Eel is the name given to any fish that possesses an elongated, snakelike or ribbonlike body form. Although many eels are closely related to each other as members of the order Anguilliformes, other eel-like fishes are not closely related to this order, an example of convergent evolution of body form.
The most commonly encountered and familiar eels are the freshwater eels of North America (Anguilla rostrata) and Europe (Anguilla anguilla). Both species are members of the same family, the Anguillidae. For many years the life cycle of these eels, which are commonly encountered in freshwater ponds and streams, remained shrouded in mystery, and egg-bearing females and early juveniles were never encountered. In the last half of the twentieth century, however, the story of the eel's life cycle has become better known, and it is a remarkable tale. All of the eels in North America and Europe are spawned in an area of the southwestern North Atlantic that is known as the Sargasso Sea. Fromthere the larval eels, which are known as leptocephalus larvae, are carried by the North Atlantic currents including the Gulf Stream, to the shores of North America and Europe. The leptocephali bear little resemblance to the adult eels; they are long, ribbonlike, and transparent. Upon arrival at the coastlines of North America and Europe, the eels metamorphose into the more familiar eel-like adult form and penetrate freshwater rivers and streams. Eels also have been shown to travel through underground streams into seemingly isolated ponds and lakes. They spend most of their adult lives in such freshwater systems. Upon reaching sexual maturity, the eels return to the Atlantic Ocean, and during this journey they undergo another metamorphosis. Guanine deposits in the skin give the eels a silvery appearance, as opposed to their usual dark olive color, the eyes enlarge, and their physiology changes in order to cope with the new demands of living in the ocean depths. Upon entering the ocean, the eels become deep-water fishes, and are very rarely seen as they return to spawn in the Sargasso Sea. How these fish manage to navigate to, and locate, their spawning grounds in the Sargasso Sea from freshwater ponds and streams while traveling in the ocean's depths is completely unknown. For years, there has been speculation among scientists that the two species of North American and European freshwater eels aremembers of the same species and are randomly scattered by the ocean's currents to North America and Europe. Recent genetic studies have suggested, however, that the two groups may at least be separate breeding populations if not actually separate species. Nevertheless, much remains to be learned about the life histories of these remarkable animals.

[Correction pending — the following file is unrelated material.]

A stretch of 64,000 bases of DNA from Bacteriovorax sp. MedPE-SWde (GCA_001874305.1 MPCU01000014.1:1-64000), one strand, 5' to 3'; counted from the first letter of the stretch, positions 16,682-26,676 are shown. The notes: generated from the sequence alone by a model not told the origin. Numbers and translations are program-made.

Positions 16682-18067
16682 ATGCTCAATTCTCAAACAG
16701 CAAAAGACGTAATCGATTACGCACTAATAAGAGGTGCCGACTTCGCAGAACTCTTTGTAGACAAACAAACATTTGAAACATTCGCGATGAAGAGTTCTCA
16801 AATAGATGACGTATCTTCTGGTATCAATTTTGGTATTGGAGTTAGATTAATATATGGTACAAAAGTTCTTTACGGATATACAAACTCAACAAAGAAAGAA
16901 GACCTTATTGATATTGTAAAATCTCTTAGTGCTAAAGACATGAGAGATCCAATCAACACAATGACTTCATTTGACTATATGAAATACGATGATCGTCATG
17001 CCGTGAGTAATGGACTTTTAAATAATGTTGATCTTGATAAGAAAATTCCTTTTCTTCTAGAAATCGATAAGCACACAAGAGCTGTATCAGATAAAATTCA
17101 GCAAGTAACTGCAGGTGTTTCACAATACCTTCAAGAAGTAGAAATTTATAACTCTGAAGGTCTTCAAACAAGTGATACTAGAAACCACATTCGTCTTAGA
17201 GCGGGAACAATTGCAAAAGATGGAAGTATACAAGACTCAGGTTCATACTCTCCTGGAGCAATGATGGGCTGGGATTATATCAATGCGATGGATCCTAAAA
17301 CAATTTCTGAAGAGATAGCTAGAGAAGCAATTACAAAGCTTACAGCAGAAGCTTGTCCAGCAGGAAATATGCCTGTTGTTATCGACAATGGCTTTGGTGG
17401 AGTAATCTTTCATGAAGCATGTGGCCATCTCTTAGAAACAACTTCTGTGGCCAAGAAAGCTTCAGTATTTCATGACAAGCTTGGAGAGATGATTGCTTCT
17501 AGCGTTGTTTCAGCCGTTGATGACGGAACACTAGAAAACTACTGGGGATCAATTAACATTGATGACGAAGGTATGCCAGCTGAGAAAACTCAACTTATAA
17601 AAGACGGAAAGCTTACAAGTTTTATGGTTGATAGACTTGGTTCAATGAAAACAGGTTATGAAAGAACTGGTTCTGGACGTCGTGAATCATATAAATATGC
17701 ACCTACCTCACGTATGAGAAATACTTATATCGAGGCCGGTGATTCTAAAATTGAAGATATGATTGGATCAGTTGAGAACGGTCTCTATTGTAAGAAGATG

Another type of eel commonly encountered by divers and snorkelers is the moray eel, a member of the family Muraenidae. These eels typically inhabit holes and crevasses in coral reefs. They lack pectoral fins and are often brightly colored and patterned. Some species, such as Gymnothorax, have impressive, fanglike teeth and feed on reef fishes; others have blunt, crushing teeth and feed primarily on invertebrates. Although morays have a sinister reputation, in general they are inoffensive to humans and will bite only if provoked by the intrusion into their burrows of fingers, which they may mistake for an octopus. At some dive sites, resident moray eels have been semitamed and are hand-fed and handled; however, such treatment occasionally results in the handlers being bitten. Studies have demonstrated that morays are hermaphroditic, starting their mature life as males and later becoming females. A few species are synchronous hermaphrodites, possessing both male and female reproductive organs at the same time.
Families: Anguillidae (freshwater eels, one genus, two species); Muraenidae (moray eels, four genera, six species); Moringuidae (spaghetti eels, two genera, four species); Synaphrobranchidae (cutthroat eel); Congridae (conger eels, four genera, four species); Nemichthyidae (snipe eels, two genera, two species); Myrocongridae, Muraenesocidae (pike eels, one genus, three species); Heterocongridae (garden eel); Ophichthyidae (snake eels, two genera, three species); Illyophidae; Simenchelyidae (snubnosed eel); Serrivomeridae (two genera, two species); Cyemidae (deepwater eel)
Geographical location: Worldwide, in temperate and tropical freshwater and marine systems
Habitat: Highly variable, from freshwater ponds and streams to open ocean, coral reefs, and ocean bottom
Gestational period: None; as in most bony fishes, fertilization is external and the larval eels develop as plankton in the water column
Life span: Variable and frequently unknown Special anatomy: Elongate, snakelike or ribbonlike body forms; pelvic fins and supporting skeleton are generally not present and pectoral fins and skeletal pectoral girdle are also missing in some forms; typically have dorsal, caudal, and anal fins fused together to form a single fin extending along the dorsal surface, around the tail, and onto the ventral surface; gill opening is typically small and located low on the body; body form is specialized for squeezing into cracks or crevasses, burrowing on soft bottom substrates, and occasionally for a pelagic existence, swimming in the open waters of the ocean
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